AHFC should keep smoking out of public housing
The Alaska Housing Finance Corp. should resist efforts to derail its new no-smoking policy for public housing units.
The issue generates a blizzard of conflicting claims about rights, freedoms and responsibilities. However, the state has the right to set the new rules and good reason for doing so. It should stick by them.
AHFC is a landlord, and the people who stay in its housing units are tenants. The landlord gets to set the rules, so long as those rules don’t discriminate against certain protected classes of people — smokers not among them.
Few Alaskans would have it any other way. Who could deny the right of a landlord to prohibit smoking by tenants? There is already resentment among some people that the government prohibits landlords from choosing renters based upon marital status, gender or, except under specific arrangements, age. There are even some landlords who believe that they should be able to discriminate based on any criteria they desire, including race, sexual orientation and religion.
Adding smokers to the list of protected classes to whom landlords must rent just wouldn’t fly. In fact, there would be howls of protest about government oppression if the state were to declare that landlords could not bar smoking on their property.
However, this particular dispute obviously does not turn solely upon a landlord’s theoretical authority. Beyond the question of whether AHFC has the right to impose such a rule, there is the much different question of whether it should do so.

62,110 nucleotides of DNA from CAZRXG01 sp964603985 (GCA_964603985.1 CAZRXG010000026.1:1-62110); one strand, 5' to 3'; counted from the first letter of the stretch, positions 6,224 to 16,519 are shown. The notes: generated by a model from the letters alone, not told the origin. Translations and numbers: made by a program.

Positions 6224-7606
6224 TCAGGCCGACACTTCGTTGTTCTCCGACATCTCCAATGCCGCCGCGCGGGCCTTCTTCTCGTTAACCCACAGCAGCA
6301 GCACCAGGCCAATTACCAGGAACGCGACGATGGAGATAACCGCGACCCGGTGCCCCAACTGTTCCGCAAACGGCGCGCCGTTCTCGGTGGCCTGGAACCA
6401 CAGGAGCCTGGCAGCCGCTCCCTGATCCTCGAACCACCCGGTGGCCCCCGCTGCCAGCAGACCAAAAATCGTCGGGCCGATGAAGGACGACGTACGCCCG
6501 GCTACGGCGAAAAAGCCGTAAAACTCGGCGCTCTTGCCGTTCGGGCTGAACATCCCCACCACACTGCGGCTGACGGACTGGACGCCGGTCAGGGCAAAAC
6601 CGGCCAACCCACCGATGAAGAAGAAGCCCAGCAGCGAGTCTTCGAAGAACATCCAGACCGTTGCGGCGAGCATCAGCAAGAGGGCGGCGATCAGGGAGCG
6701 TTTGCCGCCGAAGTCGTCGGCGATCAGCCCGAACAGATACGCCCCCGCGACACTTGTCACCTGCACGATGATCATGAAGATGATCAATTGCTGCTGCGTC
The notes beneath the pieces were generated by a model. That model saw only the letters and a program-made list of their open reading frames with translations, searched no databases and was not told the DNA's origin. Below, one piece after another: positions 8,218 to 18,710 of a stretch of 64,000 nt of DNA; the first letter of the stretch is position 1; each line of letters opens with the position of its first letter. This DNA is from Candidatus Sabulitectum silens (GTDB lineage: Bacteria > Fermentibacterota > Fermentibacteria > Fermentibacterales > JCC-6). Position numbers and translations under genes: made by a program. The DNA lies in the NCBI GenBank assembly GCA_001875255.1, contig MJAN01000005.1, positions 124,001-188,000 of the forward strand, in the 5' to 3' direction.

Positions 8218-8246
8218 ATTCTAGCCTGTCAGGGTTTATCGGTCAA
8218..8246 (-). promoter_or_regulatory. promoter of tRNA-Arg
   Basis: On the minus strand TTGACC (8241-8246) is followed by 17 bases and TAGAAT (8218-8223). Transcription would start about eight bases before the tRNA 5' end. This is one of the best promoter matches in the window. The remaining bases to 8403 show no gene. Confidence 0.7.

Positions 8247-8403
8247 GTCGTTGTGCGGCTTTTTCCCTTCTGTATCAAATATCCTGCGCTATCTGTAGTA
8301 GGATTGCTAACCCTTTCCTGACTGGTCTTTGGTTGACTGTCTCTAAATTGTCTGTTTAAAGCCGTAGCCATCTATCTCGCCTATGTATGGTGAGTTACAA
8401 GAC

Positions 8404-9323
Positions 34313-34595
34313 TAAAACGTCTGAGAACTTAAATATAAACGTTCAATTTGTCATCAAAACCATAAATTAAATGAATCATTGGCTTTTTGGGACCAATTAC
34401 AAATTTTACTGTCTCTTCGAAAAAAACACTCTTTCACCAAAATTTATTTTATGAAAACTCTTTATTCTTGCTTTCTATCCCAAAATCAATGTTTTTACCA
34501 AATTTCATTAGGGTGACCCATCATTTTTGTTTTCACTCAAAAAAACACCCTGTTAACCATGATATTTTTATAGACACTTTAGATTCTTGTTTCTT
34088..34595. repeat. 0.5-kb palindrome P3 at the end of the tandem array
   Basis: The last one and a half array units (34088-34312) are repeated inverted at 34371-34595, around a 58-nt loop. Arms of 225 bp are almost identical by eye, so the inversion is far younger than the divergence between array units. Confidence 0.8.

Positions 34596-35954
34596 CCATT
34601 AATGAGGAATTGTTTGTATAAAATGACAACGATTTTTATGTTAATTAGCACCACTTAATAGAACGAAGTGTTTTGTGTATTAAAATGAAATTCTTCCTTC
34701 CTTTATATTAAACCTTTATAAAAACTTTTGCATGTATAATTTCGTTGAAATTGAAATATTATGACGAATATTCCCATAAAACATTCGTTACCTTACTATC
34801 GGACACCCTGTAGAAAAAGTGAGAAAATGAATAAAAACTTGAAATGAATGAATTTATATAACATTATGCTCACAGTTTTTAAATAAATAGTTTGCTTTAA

AHFC is a state-owned corporation, a public entity, so people correctly believe its policies should be publicly debated. Smokers in these buildings have the right to protest the new policy and offer their best arguments.
This issue also differs from the standard landlord-tenant dispute because the people in public housing units often are dependent upon the state landlord. They usually are elderly or disabled in various ways. They’re in subsidized units because they have found no economical way of housing themselves otherwise.
Despite those circumstances, this is not an argument the smokers should win. Second-hand smoke is unhealthy, and there is no way to stop the smoke from contaminating the buildings or to completely prevent it from entering other areas in apartment buildings.
The increased danger from fire also is serious, as any landlord who has rented to smokers can confirm. Most smokers are extremely careful, but circumstances too often defeat the less cautious. Between the threats to health and safety, the state’s clear best policy is to prohibit smoking.
If moving out of public housing isn’t possible for financial reasons, then residents who smoke must either stop or do so only outside in designated areas. That’s the choice. Yes, it’s hard, perhaps close to impossible, for some people to quit. So they’ll have to smoke outside, and AHFC should make sure safe, accessible areas are available.
It still will be uncomfortable and annoying, but it won’t cancel anyone’s civil rights.
— Fairbanks Daily News-Miner